In a study she wrote, Anctil describes that entire panels could end up in landfills due to a lack of value in materials retrieved from recycling them—and the high cost and difficulty in doing it. She thinks recycling likely needs to be required to ensure this does not happen.

Vermont is considering two paths to achieving a robust solar recycling program: an effort between industry and the state to work toward a universal program and a bill putting recycling responsibility on solar installers. Smith said no one wants the cost of recycling, calling the situation a “real hot-potato.”

The first option is an explorative initiative by the Agency of Natural Resources alongside Renewable Energy Vermont. The parties are looking at options for reuse or recycling, such as shared warehouses between installers for scrap panels. But officials have no start date or specific recycling goals.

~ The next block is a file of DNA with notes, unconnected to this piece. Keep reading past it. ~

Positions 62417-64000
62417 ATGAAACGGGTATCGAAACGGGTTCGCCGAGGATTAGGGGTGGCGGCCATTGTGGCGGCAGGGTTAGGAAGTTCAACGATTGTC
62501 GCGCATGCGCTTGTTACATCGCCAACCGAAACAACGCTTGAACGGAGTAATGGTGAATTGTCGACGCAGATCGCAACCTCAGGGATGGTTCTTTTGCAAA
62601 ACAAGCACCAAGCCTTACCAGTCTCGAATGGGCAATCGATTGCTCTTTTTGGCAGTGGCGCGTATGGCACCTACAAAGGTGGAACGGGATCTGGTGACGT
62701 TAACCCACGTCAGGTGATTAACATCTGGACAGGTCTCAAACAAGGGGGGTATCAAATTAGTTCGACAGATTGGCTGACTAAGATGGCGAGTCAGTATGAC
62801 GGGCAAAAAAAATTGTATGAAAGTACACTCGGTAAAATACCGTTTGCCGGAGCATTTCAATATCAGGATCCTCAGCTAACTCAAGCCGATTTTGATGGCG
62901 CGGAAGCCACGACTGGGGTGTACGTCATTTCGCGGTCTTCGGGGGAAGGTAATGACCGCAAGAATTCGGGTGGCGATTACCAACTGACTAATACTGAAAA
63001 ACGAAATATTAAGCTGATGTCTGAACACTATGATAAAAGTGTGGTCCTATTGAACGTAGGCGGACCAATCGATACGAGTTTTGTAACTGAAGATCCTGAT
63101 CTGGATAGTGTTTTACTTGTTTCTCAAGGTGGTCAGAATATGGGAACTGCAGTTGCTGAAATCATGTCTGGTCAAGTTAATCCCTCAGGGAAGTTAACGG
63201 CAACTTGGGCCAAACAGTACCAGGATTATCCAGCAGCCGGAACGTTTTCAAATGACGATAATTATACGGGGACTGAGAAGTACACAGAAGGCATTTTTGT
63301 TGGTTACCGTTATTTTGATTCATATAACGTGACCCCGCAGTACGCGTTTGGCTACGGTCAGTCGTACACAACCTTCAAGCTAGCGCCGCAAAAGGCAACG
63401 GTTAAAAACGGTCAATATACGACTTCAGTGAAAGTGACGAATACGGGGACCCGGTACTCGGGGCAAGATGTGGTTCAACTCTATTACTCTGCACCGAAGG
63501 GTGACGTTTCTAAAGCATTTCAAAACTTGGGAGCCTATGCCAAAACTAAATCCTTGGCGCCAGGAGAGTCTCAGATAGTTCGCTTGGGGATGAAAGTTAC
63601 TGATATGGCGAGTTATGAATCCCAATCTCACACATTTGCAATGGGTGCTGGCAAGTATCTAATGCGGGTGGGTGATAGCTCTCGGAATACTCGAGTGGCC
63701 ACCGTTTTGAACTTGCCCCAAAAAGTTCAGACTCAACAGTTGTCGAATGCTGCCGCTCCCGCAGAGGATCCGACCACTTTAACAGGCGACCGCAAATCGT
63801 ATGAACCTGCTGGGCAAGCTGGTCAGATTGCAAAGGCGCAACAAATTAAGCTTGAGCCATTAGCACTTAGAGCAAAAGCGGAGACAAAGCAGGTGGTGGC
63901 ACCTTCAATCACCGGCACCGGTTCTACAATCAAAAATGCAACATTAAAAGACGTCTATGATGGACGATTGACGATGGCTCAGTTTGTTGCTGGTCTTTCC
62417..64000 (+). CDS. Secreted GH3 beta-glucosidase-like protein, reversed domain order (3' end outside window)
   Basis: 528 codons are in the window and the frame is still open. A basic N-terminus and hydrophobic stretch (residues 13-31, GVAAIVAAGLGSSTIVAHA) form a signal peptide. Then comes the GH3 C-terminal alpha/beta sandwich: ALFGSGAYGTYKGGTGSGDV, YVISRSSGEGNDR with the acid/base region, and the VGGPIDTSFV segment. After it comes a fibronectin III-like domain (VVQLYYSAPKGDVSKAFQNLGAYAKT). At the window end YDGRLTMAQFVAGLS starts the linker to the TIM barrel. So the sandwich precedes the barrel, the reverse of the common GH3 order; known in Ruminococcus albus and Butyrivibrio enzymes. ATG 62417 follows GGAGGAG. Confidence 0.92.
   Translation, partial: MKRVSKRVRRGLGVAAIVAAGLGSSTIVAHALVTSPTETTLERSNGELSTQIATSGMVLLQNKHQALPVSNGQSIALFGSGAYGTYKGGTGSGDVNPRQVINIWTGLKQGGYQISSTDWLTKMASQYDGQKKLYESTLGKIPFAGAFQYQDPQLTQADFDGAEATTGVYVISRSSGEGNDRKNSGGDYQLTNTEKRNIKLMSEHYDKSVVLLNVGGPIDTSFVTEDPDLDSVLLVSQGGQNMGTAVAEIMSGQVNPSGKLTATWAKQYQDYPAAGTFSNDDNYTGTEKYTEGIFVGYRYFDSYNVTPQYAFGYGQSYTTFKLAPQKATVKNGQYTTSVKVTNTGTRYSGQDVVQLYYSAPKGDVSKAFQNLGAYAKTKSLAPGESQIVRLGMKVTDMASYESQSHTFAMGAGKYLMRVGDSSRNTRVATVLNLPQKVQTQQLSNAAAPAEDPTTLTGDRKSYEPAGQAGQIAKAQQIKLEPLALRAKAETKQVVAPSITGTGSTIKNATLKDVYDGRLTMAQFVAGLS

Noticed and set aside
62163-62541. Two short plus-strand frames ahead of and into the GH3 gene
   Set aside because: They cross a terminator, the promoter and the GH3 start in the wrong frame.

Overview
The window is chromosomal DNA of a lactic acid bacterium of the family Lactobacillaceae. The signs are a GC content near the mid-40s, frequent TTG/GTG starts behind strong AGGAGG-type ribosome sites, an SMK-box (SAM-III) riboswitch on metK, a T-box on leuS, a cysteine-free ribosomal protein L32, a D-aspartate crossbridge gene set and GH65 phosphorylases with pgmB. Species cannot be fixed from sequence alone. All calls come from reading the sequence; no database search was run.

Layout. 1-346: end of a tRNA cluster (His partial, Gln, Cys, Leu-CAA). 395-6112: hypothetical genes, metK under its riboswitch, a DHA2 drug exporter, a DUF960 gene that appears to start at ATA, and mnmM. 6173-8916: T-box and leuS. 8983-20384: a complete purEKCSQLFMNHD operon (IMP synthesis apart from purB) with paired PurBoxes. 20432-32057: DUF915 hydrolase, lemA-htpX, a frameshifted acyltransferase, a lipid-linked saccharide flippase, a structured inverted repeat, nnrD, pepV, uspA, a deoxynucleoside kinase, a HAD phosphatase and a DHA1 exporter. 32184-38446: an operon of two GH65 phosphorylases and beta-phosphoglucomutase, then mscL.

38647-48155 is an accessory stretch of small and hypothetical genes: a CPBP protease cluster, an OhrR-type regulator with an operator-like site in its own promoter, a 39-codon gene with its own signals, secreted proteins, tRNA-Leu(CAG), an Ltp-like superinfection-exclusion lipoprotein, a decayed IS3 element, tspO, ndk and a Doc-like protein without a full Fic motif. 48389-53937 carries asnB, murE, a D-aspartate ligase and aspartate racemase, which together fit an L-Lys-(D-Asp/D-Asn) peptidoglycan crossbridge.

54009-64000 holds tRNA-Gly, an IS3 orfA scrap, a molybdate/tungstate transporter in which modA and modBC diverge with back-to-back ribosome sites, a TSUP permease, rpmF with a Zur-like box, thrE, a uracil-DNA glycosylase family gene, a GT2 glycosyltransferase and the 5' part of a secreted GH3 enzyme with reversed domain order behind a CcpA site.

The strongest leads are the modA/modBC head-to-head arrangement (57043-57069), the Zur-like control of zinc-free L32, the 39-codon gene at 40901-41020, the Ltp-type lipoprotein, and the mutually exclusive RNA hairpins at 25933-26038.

Rep. James Harrison (R, Rutland-11) offers a different approach, H.47, which would require every permit issued by the Public Utility Commission to include a plan to recycle panels when decommissioned.

The bill would also task the commission with setting guidelines for recycling programs. Harrison said he drafted the bill after a constituent asked him what they should do about solar waste.

But the measure has sat idle in committee.

Sterling’s group is proactive in dealing with solar waste, he said, but in his mind it’s a small problem compared to fossil fuels.

“What are we going to do in 20 years when we need to recycle a solar panel versus the problem (of climate change)?” he asked. “Let’s be honest: What we’re doing now is killing our planet.”

Logan Solomon is a UVM student reporting for the university’s Community News Service.